We Breakfasted at 8 o'clock this morning -- and went out on Horseback at 1/2 past 9 to take a long ride through the Country in the vicinity of the Town. At Crooked Corner I stopt [sic] for about Half an Hour to inspect the Govt. Herds of Black Cattle and Flocks of Sheep -- all of which I found in excellent condition, and grazing in good grounds. --- We then pursued our Ride to Mount Pleasant; thence to Princess Charlotte Valley (--which is at this time looking most beautiful--), crossed the Hills to Queen Charlotte-Vale, and thence Homewards, calling at the Government Agricultural Establishment where I had the satisfaction of seeing a most luxuriant Crop of Wheat, Oats, and Flax. --- Arrived at Home at 1/2 past 1 o'clock, after a very hot ride of at least 16 miles. --- 
At 3 p.m. the Inhabitants and Settlers of the Settlement of Bathurst about 15 in number, waited on me with a congratulatory address, to which I made a suitable reply in writing. --- In the Evening Bone-Fires and illuminations were made in the Town, and at all the Farms in sight of it, along the North Bank of the Macquarie River; and in the latter part of the Evening the Native[s] entertained us with another Grand Kauraberie in front of Government House. 
Before Dinner I inspected all the accounts and Returns of Lieut. Lawson as Comdt. of Bathurst, and found all perfectly correct, and received all the necessary Returns from Him, and also from the storekeeper. --- Having now completed all my Business at Bathurst, I have resolved on setting out early tomorrow morning on my return to Sydney. --- I accordingly gave my Servants the necessary orders about sending off the Baggage at Day-break, and I retired to Bed at 10 o'clock --- 
Saturday 22 Decr. !
Sent off the Baggage early this morning by the short Route to the Fish-River, through Bathurst, Macquarie, and O'Connell-Plains, intending to proceed ourselves by the Campbell River thither. 
At 6 a.m. Set out from [the] Town of Bathurst, leaving Mr. Meehan to measure Lands there.--- 
I stopped at the White Rock to inspect the Government stock of Breeding Cows there, and was much gratified to find them all in such excellent condition. --- We then pursued our Journey to the Campbell River, and to Lieut. Lawson's Establishment close to the Banks of that River on Mitchell's Plains. --- Here we inspected his stock of Horses, Horned Cattle, & Sheep, all which are excellent of their respective kinds. --- Lieut. Lawson accompanied us from his Establishment for a few miles on our way, and then returned to his station at Bathurst.---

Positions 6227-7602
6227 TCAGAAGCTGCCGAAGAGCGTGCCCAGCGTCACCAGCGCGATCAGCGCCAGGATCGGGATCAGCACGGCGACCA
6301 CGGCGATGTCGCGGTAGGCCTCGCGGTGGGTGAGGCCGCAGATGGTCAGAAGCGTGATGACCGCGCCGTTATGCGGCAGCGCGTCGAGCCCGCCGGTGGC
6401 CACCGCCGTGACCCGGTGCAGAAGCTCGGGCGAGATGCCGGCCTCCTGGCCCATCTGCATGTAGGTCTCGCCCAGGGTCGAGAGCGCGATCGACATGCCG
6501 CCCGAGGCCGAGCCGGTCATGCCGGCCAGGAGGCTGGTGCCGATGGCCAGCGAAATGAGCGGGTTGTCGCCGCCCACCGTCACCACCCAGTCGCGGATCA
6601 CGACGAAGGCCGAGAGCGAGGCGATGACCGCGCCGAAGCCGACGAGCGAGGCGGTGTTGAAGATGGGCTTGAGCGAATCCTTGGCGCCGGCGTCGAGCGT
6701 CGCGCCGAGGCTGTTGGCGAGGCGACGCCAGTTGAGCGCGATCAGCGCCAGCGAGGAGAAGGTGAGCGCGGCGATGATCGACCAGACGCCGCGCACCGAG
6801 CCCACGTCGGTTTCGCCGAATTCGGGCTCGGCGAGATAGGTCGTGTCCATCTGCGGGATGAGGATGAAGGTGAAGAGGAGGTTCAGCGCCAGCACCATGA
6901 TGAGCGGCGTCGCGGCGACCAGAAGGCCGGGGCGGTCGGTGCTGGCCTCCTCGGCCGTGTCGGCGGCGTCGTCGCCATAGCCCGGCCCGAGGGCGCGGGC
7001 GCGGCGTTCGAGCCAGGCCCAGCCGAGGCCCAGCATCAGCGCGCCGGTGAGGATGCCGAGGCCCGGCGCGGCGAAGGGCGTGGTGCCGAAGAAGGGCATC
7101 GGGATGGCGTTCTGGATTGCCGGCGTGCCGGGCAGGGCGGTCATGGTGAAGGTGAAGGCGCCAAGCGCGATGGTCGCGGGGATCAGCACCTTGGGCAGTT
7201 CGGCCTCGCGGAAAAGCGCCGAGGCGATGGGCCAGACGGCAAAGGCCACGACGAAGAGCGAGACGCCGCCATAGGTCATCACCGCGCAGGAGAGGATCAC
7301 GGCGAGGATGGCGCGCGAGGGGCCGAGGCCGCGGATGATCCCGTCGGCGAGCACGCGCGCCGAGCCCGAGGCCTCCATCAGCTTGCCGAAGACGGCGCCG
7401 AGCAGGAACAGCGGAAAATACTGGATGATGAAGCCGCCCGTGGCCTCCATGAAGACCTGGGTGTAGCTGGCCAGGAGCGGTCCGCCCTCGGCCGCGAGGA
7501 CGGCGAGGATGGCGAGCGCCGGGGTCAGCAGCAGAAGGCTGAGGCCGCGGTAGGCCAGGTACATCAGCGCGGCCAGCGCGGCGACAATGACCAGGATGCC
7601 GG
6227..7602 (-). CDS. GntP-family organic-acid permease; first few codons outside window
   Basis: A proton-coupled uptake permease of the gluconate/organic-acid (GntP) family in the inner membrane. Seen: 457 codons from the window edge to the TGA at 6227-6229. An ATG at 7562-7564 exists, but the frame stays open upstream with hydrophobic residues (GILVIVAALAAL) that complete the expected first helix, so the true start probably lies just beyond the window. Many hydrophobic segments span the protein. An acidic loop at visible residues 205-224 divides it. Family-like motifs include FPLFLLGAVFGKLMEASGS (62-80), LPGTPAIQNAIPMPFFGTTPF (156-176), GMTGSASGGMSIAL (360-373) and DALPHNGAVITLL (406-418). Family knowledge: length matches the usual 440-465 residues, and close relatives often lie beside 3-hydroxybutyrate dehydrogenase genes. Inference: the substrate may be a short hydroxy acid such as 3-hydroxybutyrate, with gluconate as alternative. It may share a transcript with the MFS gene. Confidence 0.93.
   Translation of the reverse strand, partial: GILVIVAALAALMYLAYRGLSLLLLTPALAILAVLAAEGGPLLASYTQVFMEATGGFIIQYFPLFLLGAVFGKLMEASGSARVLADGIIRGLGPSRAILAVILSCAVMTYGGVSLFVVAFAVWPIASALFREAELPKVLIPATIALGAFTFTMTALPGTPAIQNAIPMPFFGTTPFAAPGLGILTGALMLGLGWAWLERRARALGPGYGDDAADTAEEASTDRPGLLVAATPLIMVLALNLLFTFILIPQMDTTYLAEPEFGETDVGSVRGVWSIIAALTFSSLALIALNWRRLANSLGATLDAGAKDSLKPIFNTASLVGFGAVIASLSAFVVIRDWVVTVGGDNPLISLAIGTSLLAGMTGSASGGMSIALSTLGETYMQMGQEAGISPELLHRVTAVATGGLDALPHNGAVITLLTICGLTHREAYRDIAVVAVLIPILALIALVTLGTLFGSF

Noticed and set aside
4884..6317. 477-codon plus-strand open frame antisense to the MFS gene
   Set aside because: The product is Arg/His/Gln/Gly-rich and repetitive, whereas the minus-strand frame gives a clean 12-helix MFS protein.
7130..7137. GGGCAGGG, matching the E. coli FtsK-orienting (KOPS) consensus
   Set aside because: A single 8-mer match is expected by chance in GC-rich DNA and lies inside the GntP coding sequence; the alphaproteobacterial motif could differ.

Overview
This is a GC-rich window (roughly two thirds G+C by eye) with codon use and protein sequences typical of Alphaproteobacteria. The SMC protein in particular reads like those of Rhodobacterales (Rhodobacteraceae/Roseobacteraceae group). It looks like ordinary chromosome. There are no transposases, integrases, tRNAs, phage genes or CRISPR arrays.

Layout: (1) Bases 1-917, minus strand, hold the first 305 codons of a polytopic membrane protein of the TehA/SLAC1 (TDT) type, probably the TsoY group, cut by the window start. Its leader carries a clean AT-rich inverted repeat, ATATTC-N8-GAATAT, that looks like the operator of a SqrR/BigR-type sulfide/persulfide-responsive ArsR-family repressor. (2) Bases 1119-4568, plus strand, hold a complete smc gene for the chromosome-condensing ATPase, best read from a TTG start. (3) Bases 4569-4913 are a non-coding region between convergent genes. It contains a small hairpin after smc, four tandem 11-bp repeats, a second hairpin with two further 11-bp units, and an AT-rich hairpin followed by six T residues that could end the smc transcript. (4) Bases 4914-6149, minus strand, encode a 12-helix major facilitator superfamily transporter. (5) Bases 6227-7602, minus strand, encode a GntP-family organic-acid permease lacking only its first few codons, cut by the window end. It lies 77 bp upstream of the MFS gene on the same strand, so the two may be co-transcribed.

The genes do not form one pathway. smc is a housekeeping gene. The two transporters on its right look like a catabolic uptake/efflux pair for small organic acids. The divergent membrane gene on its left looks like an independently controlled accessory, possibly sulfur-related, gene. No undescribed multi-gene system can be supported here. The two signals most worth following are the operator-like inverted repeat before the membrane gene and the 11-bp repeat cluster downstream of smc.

We stopped to Breakfast at Sidmouth Valley, and having rested our men and cattle there for two Hours, we continued our Journey to the "Fish River", where we arrived between 4 and 5 o'clock in the afternoon and encamped there for the Night; the distance from Bathurst being 28 miles. --- This day was exceedingly Hot. The Judge advocate drove me in my Tandam [sic] the whole of this day's Journey. --- We had a late Dinner -- but went to Bed at 10 o'clock.--- 
Sunday 23. Decr.
We broke up our Camp at the Fish River between 5 & 6 o'clock this morning -- and set out on our Journey, sending off our Baggage some time before us, and intending Breakfasting at Joke's Bridge, 9 miles from the Fish River. --- We had a very hot morning's Ride to Joke's Bridge, where we arrived at 9 o'clock -- and found Breakfast ready for us. Having rested our Cattle at this Place for an Hour, we pursued our Journey to the foot of Mount York in the Vale of Clwyd, where we arrived at 3 p.m. ourselves, and the whole of the Baggage in about an Hour afterwards; the distance from the last stage being 23 Miles. --- Here we found a large Drove of between 2 and 300 Head of Horned Cattle on their way to Bathurst, which on enquiry we found belonged to Mr. Brown of Sydney; his two Nephews Messrs. O'Briens being in charge of them; -- Mr. Wm. Broughton Junr. making one of their Party. --- I was much concerned to find on the arrival of our Baggage at this Ground, that one of our best Cart Horses was dangerously ill, and that another was lame. --- The former was immediately bled, and a Draught of hot Port Wine was poured down his throat at the same time which appeared to relieve him for the time; but the poor animal was already too far gone, for he died before we went to Bed in great agony of an Inflamation in his Bowels, supposed to be occasioned by his feeding on Wheat only at Bathurst and drinking too much Water on this day's Journey. --- This untoward accident gave me a good deal of concern. --- We did not dine till 7 o'clock, but we went early to Bed. 
Monday 24 Decr.!